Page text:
This similar theology also penetrates the way tragedies are interpreted. Survivors, who climb out of an airliner crash or escape a subway bombing, or walk away from a horrific traffic accident, seem almost invariably to assume that God has spared their lives. The unspoken implication, of course, is that those who died either deserved it or that God had no special plan for them beyond premature death.

What is it that gives such power to these primitive ideas that athletes or presumably well-educated people in public life, or just average people still think and talk this way? Is some basic human need met by this theology? Does pious rhetoric blunt our thinking processes? Or does this tenacious idea simply reflect an ever-present but seldom faced part of our humanity?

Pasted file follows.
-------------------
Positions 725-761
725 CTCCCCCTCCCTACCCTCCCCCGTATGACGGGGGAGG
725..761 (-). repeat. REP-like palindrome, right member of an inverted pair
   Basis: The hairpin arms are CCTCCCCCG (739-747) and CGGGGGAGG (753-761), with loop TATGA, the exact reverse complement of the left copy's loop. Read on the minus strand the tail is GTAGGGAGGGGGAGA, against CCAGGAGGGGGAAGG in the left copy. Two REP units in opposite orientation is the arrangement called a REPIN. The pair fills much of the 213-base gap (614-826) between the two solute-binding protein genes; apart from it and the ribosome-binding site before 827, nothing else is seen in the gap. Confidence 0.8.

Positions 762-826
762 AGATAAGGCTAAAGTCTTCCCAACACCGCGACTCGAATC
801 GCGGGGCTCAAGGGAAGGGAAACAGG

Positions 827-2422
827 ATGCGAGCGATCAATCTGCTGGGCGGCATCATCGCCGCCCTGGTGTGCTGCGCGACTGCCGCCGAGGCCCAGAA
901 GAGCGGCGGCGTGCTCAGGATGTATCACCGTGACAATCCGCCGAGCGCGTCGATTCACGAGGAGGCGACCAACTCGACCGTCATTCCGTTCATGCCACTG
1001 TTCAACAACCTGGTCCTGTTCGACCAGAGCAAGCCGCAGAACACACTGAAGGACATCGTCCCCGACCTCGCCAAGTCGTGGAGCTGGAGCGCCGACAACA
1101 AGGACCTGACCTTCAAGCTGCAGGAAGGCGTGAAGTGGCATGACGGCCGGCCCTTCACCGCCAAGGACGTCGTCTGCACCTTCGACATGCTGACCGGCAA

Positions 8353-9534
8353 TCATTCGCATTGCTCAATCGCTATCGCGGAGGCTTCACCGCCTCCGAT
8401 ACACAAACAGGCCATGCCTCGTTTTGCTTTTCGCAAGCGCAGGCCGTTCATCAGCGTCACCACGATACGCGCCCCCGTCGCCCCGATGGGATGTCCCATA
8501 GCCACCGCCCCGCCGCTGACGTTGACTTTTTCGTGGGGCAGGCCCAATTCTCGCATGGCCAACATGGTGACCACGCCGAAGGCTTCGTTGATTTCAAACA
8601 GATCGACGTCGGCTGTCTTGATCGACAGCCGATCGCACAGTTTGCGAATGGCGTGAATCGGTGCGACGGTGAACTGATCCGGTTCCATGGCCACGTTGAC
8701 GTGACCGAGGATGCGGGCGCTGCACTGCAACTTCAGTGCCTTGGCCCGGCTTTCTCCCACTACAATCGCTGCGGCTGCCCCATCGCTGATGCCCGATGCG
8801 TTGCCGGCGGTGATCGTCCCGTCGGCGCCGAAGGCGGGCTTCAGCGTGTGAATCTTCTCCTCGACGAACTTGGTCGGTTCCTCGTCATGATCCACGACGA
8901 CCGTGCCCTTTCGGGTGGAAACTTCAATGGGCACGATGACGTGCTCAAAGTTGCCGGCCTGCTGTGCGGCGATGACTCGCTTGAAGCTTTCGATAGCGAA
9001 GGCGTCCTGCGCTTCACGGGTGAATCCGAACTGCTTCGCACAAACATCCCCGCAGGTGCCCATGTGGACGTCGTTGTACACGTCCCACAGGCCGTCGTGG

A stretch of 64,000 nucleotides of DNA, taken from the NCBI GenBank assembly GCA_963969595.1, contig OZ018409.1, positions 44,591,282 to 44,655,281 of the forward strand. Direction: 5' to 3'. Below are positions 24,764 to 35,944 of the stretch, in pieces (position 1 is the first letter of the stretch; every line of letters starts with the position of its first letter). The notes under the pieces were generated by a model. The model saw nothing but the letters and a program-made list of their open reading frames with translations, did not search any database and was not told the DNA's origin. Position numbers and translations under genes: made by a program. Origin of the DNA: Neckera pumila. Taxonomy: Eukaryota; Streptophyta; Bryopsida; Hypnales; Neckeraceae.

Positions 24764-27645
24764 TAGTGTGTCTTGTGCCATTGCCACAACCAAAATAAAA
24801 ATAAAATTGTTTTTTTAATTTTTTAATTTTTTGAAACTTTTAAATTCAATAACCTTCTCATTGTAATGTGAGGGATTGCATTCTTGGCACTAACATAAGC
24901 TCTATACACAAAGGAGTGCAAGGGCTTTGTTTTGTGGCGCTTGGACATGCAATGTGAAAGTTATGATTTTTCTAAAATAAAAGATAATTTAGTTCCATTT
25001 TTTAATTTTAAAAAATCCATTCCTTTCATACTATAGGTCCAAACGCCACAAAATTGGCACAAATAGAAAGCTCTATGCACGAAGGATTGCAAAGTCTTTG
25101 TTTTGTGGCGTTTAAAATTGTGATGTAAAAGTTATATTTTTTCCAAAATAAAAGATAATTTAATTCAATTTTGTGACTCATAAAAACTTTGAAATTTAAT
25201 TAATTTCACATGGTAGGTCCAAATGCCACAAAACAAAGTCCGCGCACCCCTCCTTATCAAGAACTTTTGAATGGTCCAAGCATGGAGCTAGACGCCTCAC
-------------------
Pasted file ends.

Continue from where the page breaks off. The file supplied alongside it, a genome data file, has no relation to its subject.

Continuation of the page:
I suspect that part of the answer to those questions is that to be human is to yearn for some assurance that we are not alone in this vast and impersonal world. As human beings, we are the only creatures whose minds are sufficiently developed to embrace the vastness of the universe. As humans, we alone understand the meaning of time. As humans, we can both anticipate impending disasters and embrace the fact that we will die. Such ability is one of the consequences of being human and as a result humans will always be chronically anxious. Anxiety is one of the byproducts of self-consciousness. Add fear to this anxiety and you have the conditions that seem to compel we humans to create a divine supernatural God figure powerful enough to be our protector. This deity must not be limited as we are, since such restrictions would not give us security. Human beings never seem to escape that childhood memory of having an apparently all-powerful parent figure taking care of them. Finding ourselves alone as adults, we place a divine parent figure called God in the sky where, unseen but ever watchful, this being can and will look after us. We even call this parent figure, “Father.” Then we ascribe to this Father-God the qualities that we humans lack. Since we are mortal, God must be immortal. Because we are powerless, God must be all-powerful. And so on. Once we have defined God this way, we begin to relate to this God exactly the way children relate to their parents. We bargain with God, make our requests known to God, manipulate God, flatter God into getting our way, seek to win God’s favor by keeping God’s rules, confess to God when we fail and – and as our parents rightly taught us – always remember to say “thank you” so that God will reward us for being good and grateful children.